As I circled the building, I saw two men holding hands on a bench. On another, a girl leaned back while her presumed girlfriend sensually played with her hair. In daylight, in public. They seemed almost at ease, but every so often would look up to see who, if anyone, was staring. It was thrilling to watch these small acts of rebellion. I felt like I was in on a secret, and there was something unmistakably romantic in the way they risked their lives to touch.
Toward the end of my trip, I stayed with my father's brother and his wife, Leila. She had spent her teen years in London, so she was open-minded and spoke great English. I decided that she would be my best bet for the café; though I didn't disclose my sexuality, I said that I was very curious. She explained that she didn't know much about the gay scene, but that male prostitution was a problem. Late at night, she said, young and desperate boys would wait in the park for older men with money to come around. I never saw it for myself.
The café felt more like San Francisco or New York City, with its black-and-white tiles and glass tables. Canvas photos of Jimi Hendrix, Kurt Cobain, John Lennon, and Jim Morrison hung on the walls. Ten or so men and women huddled talking and smoking inside. My aunt took a seat and I went to the server and in a low whisper asked him if this was where gay men and women came. After staring at my face, my hair, my hands, he said, "Yes."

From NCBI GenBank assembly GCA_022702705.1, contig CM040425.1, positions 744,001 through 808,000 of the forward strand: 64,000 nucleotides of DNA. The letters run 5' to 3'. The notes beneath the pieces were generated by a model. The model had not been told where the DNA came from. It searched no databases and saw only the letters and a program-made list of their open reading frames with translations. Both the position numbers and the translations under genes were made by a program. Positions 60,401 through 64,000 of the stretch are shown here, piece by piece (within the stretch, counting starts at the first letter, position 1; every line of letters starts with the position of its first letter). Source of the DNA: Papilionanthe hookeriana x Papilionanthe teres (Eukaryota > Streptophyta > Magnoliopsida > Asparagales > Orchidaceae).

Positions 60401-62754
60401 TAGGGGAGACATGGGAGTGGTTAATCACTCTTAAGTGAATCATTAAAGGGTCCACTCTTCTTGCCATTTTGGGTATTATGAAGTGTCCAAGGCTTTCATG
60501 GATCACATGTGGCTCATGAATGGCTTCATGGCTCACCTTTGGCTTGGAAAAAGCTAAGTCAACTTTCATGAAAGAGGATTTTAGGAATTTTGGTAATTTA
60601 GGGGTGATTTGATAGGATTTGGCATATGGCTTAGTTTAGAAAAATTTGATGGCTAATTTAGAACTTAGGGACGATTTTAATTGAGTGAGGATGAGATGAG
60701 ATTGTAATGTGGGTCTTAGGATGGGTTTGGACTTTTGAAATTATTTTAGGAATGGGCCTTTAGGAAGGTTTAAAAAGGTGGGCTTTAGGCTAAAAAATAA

So, I made it to "the gay café" after all. I felt like I could have been in any city. I felt at ease. Although I had my own lighter, I used the opportunity to ask two women sitting alongside each other if either had one. I wanted to see their body language, attitude, and how they responded. I got the same warm acknowledgment as I would have in any other gay-friendly place -- a sort of "we're in this together" vibe.
Since I left Tehran, I have wanted badly to return and continue my exploration. But because of the Green Movement and the role social networking has played, the Iranian government is paying attention to the Internet. So everything I do openly here in the U.S., I am, in a way, also doing openly in Iran. Every time my mother sees my Facebook photo, one of me and my girlfriend, she turns red. "They'll kill you if you go to Iran," she insists. I tell her I've made it private. But her concerns are real. My Twitter account is public -- for journalists, social networking is now part of the job, and making it private defeats its purpose of sharing information. Even the stories I choose to tell, and how I choose to tell them, can work against me as they live online. There is only so much I can do personally and professionally to protect myself. Eventually, I will have to make the choice between doing what I need to do here and having the option of going back.
Some of the names and descriptions have been changed.
Saturday, 18 September 2010
Image by mohammadali via Flickr